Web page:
Before you can start working at a new job, you must read and sign your employment contract. It generally contains standard clauses about your new position, including your job description, grounds for termination, compensation details, non-compete restrictions and other information about your employment. However, some employment contracts can indicate unique conditions, depending on the resources you need to work with and the nature of your job.
Some aspects of your new job may require strict confidentiality and prohibitions, leading to more contract clauses. If these requisites seem strange, you might feel unwilling to sign your contract. However, there’s no need to feel overwhelmed by these unfamiliar terms. The Minnesota Department of Employment and Economic Development (DEED) identified some items employers can add to your employment contract:
- Confidentiality clauses or nondisclosure agreements
- Provisions about trade secrets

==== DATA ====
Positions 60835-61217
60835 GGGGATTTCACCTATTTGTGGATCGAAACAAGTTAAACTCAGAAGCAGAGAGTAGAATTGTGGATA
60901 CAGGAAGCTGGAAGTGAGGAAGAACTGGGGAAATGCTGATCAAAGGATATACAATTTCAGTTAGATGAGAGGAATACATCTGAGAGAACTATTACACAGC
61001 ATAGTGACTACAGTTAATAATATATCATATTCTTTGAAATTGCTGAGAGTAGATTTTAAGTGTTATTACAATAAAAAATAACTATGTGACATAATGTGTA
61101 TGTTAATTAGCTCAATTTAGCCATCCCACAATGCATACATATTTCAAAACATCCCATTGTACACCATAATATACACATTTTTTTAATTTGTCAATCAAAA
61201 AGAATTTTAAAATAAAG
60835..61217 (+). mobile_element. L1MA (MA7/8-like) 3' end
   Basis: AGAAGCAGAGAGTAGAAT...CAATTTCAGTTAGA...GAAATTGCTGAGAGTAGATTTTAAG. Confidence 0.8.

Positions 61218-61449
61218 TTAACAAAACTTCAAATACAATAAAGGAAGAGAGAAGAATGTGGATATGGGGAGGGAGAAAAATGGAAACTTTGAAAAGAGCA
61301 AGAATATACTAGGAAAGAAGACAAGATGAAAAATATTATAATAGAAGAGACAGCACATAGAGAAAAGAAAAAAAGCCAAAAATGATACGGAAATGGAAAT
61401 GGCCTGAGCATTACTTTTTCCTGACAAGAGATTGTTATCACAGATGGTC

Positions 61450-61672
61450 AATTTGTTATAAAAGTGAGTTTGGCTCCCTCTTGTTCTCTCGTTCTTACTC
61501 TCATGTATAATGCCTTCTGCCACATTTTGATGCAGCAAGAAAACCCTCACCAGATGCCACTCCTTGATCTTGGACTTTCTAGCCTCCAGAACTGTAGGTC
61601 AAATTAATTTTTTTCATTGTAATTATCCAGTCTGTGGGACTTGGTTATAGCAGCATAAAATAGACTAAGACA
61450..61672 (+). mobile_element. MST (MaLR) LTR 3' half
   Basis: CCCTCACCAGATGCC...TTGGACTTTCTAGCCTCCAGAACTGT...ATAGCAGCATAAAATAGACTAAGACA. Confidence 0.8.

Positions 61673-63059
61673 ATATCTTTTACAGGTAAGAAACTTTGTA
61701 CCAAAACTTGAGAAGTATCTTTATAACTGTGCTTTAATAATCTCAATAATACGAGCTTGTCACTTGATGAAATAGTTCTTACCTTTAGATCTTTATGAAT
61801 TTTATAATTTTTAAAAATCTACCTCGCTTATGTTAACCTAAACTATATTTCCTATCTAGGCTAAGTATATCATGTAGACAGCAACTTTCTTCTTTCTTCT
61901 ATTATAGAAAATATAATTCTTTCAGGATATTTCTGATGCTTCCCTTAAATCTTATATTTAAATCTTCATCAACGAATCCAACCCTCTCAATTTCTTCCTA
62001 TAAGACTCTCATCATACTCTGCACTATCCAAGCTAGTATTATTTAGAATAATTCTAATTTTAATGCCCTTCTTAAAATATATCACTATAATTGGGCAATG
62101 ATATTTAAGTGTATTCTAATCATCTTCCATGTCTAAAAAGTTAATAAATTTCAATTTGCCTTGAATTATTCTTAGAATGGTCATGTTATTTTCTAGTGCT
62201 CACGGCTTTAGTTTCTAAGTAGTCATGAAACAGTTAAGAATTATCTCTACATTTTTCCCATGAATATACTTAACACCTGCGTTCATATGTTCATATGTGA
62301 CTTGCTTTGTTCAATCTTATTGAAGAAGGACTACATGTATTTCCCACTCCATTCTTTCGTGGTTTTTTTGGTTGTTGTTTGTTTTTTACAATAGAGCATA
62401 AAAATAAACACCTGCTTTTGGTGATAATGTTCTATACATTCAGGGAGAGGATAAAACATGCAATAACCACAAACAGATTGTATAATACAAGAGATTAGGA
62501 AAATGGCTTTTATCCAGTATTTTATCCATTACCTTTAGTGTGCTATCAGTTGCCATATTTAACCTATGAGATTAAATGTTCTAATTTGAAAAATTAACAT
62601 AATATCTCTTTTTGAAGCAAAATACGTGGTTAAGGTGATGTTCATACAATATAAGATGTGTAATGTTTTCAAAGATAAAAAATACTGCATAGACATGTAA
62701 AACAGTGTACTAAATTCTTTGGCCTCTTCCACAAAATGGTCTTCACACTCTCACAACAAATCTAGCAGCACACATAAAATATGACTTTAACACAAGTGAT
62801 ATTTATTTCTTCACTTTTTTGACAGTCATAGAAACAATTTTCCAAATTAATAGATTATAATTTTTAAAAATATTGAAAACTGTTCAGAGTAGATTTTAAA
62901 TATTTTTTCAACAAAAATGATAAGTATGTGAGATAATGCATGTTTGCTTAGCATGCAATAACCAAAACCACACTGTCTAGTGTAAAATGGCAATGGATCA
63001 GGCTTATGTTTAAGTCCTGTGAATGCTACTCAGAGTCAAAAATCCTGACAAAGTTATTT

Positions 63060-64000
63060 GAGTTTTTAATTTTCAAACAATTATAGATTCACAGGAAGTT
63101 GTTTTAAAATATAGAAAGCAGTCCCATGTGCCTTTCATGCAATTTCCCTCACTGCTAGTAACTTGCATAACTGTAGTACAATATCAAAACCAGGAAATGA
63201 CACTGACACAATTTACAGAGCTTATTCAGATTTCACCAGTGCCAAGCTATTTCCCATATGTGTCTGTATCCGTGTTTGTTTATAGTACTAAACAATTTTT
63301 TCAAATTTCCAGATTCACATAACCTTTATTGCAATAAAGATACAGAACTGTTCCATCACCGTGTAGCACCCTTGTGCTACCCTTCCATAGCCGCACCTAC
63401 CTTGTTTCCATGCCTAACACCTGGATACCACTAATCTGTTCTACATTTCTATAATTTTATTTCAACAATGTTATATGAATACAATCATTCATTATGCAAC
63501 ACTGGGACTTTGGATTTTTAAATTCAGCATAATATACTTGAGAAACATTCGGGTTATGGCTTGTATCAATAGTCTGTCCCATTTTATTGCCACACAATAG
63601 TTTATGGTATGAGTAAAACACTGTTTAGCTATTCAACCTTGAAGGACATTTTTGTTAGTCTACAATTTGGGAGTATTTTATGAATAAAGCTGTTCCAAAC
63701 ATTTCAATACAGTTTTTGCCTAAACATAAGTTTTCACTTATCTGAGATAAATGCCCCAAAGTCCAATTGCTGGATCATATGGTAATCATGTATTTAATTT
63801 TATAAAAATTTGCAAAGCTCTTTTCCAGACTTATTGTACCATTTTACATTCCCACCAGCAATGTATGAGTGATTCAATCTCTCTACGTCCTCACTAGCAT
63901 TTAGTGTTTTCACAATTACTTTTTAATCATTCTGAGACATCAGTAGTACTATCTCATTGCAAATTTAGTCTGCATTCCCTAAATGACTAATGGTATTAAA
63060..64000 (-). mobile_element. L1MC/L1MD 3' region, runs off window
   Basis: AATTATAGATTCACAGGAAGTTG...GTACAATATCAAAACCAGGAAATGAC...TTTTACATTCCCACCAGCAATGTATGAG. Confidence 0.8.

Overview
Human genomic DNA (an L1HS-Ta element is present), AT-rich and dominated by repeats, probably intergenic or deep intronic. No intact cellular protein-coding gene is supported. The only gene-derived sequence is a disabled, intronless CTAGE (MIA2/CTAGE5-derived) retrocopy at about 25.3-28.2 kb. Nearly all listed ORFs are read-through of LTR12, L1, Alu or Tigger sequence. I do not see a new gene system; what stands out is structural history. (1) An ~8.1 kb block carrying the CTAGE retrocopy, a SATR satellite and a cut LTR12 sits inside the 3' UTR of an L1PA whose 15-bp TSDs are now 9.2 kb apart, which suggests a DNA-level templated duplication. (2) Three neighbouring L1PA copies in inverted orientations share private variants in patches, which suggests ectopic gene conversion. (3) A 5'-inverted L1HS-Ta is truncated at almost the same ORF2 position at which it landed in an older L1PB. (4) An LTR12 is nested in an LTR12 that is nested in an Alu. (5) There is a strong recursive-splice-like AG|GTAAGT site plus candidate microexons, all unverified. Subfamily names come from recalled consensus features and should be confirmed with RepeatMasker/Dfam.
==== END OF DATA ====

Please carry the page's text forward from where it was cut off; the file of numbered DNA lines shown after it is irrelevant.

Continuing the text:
- Proprietary information security
- Limitations on employee rights to patents and inventions
Likewise, these clauses can also specify exclusions, detailing situations, timeframes and locations where they don’t apply.
Understanding laws protecting employer’s information
Your employer drew these clauses into your contract not to control you or take away your freedom but to secure company information and resources protected by Minnesota law. The state also adheres to the Uniform Trade Secrets Act, which reasonably safeguards employer trade secrets from theft. Nonetheless, you may still feel apprehensive about signing a document without fully understanding its implications.
If you are confused with any of these additional provisions in your employment contract, it won’t hurt to ask the employer’s representative for clarifications or more details. It makes more sense to inquire further than blindly signing these agreements. Learning about these provisions can also give you a better grasp of your new job.